I wish to challenge Section27's narrow and sensationalist view of the issue of the Gauteng Department of Education v School Governing Bodies. I attended the court hearing but I don't intend to comment on the merits of the case but rather put forward a view from the tenches. Both of my children attended government schools for their entire schooling and I spent 13 years on governing bodies.
The impression given in much of the argument in court was that it was a noble battle between the provision of education nationally and the overreach of SGBs. The further impression given is that it is a matter of clarifying the balancing act that the principal has to perform in advancing the admission policy as devised by the SGB, and managing the practical application process on behalf of the Gauteng Department and Education as its employee. It's not. It's actually a grubby war between the changing and unplanned exigencies of an incompetent but overstretched GDE, and SGBs trying to hold schools together.
Gauteng has a greater and greater influx of schoolchildren every year. This is due to a myriad of factors. Many are the children of economic migrants. Many have been sent to Gauteng for a better education than that available in other provinces. Many are the result of the changing of provincial boundaries.
The tension between the GDE and SGBs is not a result of carefully honed legislation and regulation. It is a clash between legislation and hastily crafted and ever changing regulations to accommodate repeatedly changing conditions. This is what has placed principals in the impossible position of having, in effect, two masters.
SECTION27 and its followers say "The Constitutional Court's decision in the Rivonia case is a crucial one for the future of equal access to education in SA. It will have an impact on learners and communities throughout South Africa. It will determine who has the final say in how many learners attend a school, what language they will be taught in and who will be excluded from a school on the basis of an SGB's admission and language policies."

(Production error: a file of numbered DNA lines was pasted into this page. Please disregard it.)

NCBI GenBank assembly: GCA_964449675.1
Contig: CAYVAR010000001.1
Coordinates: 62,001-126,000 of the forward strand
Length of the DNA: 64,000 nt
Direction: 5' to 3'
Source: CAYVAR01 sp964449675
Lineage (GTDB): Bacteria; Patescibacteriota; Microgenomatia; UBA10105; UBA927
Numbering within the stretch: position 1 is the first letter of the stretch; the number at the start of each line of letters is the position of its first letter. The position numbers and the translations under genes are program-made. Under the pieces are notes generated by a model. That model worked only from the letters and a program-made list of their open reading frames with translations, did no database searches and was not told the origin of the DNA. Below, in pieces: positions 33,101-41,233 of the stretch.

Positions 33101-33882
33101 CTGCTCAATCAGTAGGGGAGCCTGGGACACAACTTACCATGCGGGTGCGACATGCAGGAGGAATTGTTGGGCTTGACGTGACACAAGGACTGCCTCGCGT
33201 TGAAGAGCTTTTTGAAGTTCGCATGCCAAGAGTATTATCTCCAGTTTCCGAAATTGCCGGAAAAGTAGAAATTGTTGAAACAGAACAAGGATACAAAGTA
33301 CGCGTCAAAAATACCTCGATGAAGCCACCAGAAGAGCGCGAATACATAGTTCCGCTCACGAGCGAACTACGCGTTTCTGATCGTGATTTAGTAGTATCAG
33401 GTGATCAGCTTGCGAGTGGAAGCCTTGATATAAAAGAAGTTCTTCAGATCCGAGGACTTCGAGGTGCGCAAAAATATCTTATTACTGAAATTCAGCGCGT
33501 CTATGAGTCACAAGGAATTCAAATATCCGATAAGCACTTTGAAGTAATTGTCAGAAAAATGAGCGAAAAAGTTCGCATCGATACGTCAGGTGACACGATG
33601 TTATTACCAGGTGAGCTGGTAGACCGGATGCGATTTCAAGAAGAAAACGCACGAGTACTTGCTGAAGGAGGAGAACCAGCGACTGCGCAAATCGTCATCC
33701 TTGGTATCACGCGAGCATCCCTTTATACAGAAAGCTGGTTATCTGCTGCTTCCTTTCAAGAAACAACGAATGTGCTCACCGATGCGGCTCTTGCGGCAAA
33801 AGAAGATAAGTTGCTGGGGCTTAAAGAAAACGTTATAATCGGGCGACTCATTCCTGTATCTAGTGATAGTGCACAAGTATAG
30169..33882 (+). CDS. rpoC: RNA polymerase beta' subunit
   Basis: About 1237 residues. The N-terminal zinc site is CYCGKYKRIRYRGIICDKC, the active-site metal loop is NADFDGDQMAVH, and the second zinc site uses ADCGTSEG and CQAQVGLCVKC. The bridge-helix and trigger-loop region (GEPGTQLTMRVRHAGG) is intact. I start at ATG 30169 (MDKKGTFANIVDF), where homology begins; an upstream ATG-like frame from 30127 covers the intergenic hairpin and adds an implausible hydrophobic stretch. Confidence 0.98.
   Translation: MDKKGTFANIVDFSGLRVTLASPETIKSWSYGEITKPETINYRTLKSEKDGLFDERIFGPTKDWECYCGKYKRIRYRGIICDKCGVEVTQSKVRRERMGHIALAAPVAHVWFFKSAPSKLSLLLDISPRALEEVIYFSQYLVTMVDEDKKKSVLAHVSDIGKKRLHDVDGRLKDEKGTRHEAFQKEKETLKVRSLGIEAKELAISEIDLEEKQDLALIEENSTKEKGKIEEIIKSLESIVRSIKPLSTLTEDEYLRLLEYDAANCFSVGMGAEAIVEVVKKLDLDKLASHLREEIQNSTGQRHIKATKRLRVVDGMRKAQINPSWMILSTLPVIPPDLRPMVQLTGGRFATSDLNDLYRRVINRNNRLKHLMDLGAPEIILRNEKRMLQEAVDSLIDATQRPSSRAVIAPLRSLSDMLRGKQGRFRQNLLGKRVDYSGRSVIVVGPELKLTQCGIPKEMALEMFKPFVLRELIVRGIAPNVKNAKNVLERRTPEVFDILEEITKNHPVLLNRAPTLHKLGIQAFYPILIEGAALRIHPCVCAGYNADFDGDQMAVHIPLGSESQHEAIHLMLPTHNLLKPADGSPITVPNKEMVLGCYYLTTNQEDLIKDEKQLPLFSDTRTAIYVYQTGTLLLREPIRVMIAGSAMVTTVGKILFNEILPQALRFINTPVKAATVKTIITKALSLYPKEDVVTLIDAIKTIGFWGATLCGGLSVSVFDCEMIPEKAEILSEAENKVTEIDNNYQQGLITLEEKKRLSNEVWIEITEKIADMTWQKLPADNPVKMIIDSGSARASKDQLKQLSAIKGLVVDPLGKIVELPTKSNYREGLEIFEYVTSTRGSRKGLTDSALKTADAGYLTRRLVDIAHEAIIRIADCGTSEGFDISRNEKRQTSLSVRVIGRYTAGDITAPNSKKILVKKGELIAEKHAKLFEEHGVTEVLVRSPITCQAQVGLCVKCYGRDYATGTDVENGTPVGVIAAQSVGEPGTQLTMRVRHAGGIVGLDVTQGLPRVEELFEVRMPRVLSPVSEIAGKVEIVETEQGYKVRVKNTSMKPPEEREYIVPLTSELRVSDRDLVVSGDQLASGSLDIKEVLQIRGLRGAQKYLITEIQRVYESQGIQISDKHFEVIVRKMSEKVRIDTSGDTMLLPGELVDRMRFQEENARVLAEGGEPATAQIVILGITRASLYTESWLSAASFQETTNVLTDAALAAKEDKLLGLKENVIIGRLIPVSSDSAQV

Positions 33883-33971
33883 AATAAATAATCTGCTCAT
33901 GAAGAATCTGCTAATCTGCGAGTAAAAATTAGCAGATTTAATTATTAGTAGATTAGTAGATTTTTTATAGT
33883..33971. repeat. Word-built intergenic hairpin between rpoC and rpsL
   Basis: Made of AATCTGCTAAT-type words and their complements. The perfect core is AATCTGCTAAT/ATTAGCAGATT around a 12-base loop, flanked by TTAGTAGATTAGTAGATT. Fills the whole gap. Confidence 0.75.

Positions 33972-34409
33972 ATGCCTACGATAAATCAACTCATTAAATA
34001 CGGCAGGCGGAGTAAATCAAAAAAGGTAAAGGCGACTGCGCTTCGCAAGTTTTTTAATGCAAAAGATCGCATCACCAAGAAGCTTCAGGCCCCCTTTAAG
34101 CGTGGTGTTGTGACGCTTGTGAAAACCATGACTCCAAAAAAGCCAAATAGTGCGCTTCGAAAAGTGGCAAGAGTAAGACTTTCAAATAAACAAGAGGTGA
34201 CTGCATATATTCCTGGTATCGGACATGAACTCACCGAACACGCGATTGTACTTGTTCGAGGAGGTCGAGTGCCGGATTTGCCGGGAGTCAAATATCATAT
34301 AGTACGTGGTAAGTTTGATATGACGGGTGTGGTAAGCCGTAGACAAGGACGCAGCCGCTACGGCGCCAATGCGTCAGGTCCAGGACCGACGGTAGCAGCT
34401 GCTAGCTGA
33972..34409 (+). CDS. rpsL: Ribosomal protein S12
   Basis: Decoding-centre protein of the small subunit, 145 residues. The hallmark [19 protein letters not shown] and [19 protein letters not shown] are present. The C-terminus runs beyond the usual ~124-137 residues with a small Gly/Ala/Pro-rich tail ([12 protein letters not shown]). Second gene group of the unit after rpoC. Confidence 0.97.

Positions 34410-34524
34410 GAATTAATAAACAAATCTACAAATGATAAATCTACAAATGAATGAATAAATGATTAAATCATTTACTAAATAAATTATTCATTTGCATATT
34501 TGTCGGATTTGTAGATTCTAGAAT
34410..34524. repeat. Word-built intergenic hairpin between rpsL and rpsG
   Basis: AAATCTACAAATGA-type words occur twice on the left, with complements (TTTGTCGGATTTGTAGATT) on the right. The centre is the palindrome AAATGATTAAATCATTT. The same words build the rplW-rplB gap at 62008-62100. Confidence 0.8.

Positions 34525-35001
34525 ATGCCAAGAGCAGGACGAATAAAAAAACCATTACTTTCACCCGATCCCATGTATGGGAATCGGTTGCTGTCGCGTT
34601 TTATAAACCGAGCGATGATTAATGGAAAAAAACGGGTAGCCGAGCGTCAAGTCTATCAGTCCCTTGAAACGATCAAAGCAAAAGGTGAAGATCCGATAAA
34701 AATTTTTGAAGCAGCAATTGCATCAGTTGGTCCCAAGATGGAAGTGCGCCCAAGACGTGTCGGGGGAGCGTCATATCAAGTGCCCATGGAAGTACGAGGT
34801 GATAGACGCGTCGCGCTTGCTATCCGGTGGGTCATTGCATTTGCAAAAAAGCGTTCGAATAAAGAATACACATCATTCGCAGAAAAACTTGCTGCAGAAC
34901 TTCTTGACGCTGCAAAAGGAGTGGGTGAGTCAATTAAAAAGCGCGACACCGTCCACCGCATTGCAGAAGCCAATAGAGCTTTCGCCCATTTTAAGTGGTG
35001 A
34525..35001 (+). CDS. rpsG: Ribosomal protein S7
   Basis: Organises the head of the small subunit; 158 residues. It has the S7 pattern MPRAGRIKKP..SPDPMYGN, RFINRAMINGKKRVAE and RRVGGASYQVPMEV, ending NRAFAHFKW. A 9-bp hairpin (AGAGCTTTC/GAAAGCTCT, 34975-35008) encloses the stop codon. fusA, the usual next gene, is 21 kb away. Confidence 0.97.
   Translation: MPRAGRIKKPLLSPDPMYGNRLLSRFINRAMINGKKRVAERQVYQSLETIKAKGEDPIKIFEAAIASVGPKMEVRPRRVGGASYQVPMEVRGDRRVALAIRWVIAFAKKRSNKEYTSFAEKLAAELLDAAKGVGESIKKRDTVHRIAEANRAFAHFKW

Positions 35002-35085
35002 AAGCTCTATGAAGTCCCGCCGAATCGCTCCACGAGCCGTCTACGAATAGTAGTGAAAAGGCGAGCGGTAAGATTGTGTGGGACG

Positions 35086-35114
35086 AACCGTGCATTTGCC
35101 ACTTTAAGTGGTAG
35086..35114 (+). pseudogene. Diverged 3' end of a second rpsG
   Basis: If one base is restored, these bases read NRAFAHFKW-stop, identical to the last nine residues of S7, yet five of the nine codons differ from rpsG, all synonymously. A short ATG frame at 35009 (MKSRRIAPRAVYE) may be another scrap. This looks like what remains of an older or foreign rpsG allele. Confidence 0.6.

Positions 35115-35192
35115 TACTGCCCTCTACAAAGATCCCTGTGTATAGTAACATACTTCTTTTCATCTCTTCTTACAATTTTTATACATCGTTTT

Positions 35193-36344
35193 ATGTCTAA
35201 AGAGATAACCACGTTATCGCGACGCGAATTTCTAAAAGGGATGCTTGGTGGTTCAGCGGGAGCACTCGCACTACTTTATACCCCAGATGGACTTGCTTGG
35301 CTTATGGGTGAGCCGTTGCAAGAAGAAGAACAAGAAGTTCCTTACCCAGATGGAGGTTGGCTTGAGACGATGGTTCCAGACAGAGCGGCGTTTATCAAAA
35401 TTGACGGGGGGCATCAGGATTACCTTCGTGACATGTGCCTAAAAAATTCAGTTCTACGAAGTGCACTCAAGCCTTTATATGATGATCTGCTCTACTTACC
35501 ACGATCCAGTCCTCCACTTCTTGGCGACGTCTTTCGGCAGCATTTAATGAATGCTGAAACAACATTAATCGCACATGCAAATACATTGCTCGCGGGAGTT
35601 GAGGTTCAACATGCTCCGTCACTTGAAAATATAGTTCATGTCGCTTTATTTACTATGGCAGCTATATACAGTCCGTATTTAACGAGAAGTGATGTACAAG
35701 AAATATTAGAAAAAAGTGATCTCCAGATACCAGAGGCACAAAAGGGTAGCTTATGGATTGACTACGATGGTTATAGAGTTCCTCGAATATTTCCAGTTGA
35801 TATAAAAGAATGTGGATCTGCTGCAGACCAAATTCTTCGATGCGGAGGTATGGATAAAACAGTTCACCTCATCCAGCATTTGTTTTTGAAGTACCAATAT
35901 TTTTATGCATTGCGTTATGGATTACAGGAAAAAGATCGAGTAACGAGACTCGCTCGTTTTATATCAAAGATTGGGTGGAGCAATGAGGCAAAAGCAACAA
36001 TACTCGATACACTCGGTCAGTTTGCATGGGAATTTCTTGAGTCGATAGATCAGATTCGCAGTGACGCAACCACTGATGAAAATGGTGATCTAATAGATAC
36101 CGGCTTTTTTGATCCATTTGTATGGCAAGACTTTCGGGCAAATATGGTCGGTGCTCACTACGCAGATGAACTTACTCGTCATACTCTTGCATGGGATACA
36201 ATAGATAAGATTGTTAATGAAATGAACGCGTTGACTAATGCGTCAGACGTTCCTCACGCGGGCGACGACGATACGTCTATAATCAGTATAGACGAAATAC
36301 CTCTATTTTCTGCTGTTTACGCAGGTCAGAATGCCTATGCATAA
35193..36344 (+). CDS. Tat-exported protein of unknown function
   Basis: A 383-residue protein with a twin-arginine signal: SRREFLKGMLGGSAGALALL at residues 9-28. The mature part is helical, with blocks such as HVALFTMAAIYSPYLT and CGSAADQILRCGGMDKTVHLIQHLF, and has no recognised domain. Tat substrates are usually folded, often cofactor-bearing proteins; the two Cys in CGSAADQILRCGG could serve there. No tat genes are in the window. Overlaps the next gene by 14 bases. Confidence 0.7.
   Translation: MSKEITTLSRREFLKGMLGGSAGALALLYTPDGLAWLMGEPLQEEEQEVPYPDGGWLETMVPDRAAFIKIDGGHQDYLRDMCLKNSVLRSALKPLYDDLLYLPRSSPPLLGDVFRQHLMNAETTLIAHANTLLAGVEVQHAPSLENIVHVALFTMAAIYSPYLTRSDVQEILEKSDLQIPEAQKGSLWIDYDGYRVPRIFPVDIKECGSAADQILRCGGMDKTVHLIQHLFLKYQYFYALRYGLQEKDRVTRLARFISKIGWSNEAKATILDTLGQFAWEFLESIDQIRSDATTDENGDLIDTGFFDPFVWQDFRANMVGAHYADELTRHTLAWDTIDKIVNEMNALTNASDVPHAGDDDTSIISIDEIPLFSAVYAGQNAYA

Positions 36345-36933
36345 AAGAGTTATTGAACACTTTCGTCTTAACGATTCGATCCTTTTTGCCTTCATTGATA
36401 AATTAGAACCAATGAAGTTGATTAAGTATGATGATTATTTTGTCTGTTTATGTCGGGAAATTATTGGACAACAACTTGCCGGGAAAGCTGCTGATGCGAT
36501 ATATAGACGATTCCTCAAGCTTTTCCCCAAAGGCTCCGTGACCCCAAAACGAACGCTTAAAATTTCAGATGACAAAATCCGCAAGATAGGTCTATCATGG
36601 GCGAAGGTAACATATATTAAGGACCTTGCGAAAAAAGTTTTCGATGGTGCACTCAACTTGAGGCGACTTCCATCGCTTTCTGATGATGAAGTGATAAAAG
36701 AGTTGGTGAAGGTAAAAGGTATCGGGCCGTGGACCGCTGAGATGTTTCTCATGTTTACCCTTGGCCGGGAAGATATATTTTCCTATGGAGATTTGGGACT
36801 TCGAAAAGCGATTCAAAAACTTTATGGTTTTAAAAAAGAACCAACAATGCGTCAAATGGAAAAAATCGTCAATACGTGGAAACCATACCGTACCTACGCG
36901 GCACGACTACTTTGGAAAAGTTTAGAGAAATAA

The reason that this situation exists is because the government legislated it. When the South African Schools Act came into force in the '90s the government gave SGBs significant powers because the government saw them as fulfilling two roles: as a serious opportunity for democratic participation at community level. Pragmatically it also saw that if SGBs could run schools effectively and with the contribution of school fees by parents, this would take some of the burden off the State to concentrate on really poor communities.
In this matter such government schools have often sneeringly been referred to as "formerly privileged", "white". "Model C schools", in "leafy" suburbs. The GDE, argued that because of past privilege and suburban location these schools have huge advantages over other schools and, impliedly, this is unfair. He did argue that the right to access was not about a free-for-all, but the sentiment was that schooling must be equally available and therefore no one should be refused the right to attend a good school. The GDE must determine the ultimate right to attend a school not withstanding national legislation, confused provincial regulation and SGBs must accept this.
Let me clarify the situation on the ground: Parents at these schools have already contributed to public education through their taxes. Therefore school fees are paid with after tax money. This means, technically, the State is not entitled to the benefits of this spend. However, what this means is that the schools can be better equipped, be better staffed and achieve better results. Due to the law it also means that on average 20% to 30% of the pupils are subsidised by fee paying parents because of indigence. Virtually all of these children are Africans.